One of Prague’s most dangerous intersections to get new pedestrian crossings and lights

Over 20,000 people a day cross between Vinohrady and Wenceslas Square, but so far have had to use an underpass or risk jaywalking.

Raymond Johnston

Written by Raymond Johnston Published on 12.07.2021 15:45:00 (updated on 12.07.2021) Reading time: 3 minutes

One of the more treacherous intersections in Prague will become safer. The city has started to modify the intersection at the crossing of Legerova and Vinohradská streets to include two new pedestrian crossings, thanks to which thousands of people a day will no longer have to walk through an underpass that is unsuitable for wheelchair users, or risk their lives jaywalking across the busy highway.

The new intersection will put an end to the complicated journey to get to the other side of the north-south arterial road. The changes will not restrict car traffic, as traffic lights are already installed at the site and pedestrians will cross during the red light cycle.

The Legerova and Vinohradská intersection is an important junction on the border of the Prague Conservation Area and the Vinohrady neighborhood, with both the historical and new buildings of the National Museum buildings in the vicinity, and Wenceslas Square just beyond them.

The place is a natural transition between Prague’s New Town and Vinohrady districts. Approximately 21,000 people pass through the underpass daily. At the same time, 450 people a day cross busy Legerova Street, despite the lack of lights or a designated crosswalk.

“We should encourage the most natural movement in the city, which is walking. Tens of thousands of people walk between the two districts every day. There is no reason not to have crosswalks here when we have traffic lights and drivers waiting for the green light anyway. During that time, people will be able to cross the road,” Prague Deputy Mayor Adam Scheinherr, responsible for transit issues, said.

“Until now, it has only been possible to get to Wenceslas Square or Vinohrady via a dark underpass. Now, the traffic light technology is being regularly repaired and we are also planning to modify the tram line. On that occasion, we have also designed a pedestrian crossing that will not delay drivers on the main line," he added.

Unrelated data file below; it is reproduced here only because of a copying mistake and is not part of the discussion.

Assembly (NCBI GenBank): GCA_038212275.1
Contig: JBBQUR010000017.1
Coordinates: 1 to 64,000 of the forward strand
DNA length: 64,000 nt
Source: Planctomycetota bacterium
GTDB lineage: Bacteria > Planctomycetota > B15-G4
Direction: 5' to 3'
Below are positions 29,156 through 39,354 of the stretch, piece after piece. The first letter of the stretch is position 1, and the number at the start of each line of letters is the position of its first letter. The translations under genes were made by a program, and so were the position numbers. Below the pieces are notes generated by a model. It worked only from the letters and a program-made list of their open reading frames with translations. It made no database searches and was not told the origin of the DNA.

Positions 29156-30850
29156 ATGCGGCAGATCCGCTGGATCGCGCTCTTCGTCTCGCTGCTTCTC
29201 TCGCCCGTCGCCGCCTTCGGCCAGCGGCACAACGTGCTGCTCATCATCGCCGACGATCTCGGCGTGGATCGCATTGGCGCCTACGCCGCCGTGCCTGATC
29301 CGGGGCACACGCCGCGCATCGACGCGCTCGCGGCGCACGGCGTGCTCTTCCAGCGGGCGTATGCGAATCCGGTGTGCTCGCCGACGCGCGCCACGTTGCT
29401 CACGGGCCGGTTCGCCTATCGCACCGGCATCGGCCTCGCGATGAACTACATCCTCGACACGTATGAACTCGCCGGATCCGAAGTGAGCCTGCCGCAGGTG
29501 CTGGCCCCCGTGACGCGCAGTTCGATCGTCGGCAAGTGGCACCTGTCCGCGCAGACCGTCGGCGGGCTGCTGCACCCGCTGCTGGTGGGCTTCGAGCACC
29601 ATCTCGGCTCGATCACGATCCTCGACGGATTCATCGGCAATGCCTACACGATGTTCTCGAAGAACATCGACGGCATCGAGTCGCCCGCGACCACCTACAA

Scheinherr said in Facebook that the city was also making other intersections safer, such as the ones at Karlovo náměstí and near the Florenc bus depot.

Prague 2 Deputy Mayor Jan Korseska praised both the changes to the Legerova intersection and the planned tram connection from Vinohrady to Wenceslas Square.

“A barrier-free and comfortable connection between Vinohradská Street, Škrétova Street and Wenceslas Square is a long-standing wish of ‘the Dvojka.’ We very much welcome the easier connection of the pedestrian route as well as the tram line and we consider it one of our priorities,” Korseska said. Dvojka is the colloquial term for Prague 2.

New Building of the National Museum. (Photo: Raymond Johnston)
New Building of the National Museum. (Photo: Raymond Johnston)

The crossing is a continuation of the work being carried out in the vicinity of the National Museum, which includes the extension of the tram line, the extension of the pavements, and the landscaping of the park Čelakovského sady. It is a logical continuation of the cultivation of public space in one of the most important places in Czech history and the present, City Hall stated.

At the same time, the extension of the “sidewalk of death" between the Prague’s main train station Hlavní nádraží and the tram and metro stops at Muzeum and the new crossings create a simplification of the pedestrian connection between the railway and the metro. Until now, pedestrians walking from the station had to go around the crossing in a complicated way to get to the metro.

Tram tracks already in place on Vinohradská streets, with temporary artwork. (Photo: Raymond Johnston)
Tram tracks already in place on Vinohradská streets, with temporary artwork. (Photo: Raymond Johnston)

“Pedestrian level crossings have been newly restored in front of the Historical Building of the National Museum and it is logical to continue connecting the museum oasis to its surroundings in a natural and convenient way, I.e. on the surface,” Ondřej Boháč, director of the Prague Institute of Planning and Development (IPR Praha) said. The institute is in charge of the whole concept of transforming the surroundings of the National Museum.

The city plans further modifications of the tram line and its connection to the already laid track between the buildings of the National Museum, from where the tram will connect to Wenceslas Square and in the future also in front of the main station's ticket hall in Vrchlického sady. A temporary art exhibit of a large concrete block is currently located at the tracks in the museum oasis.

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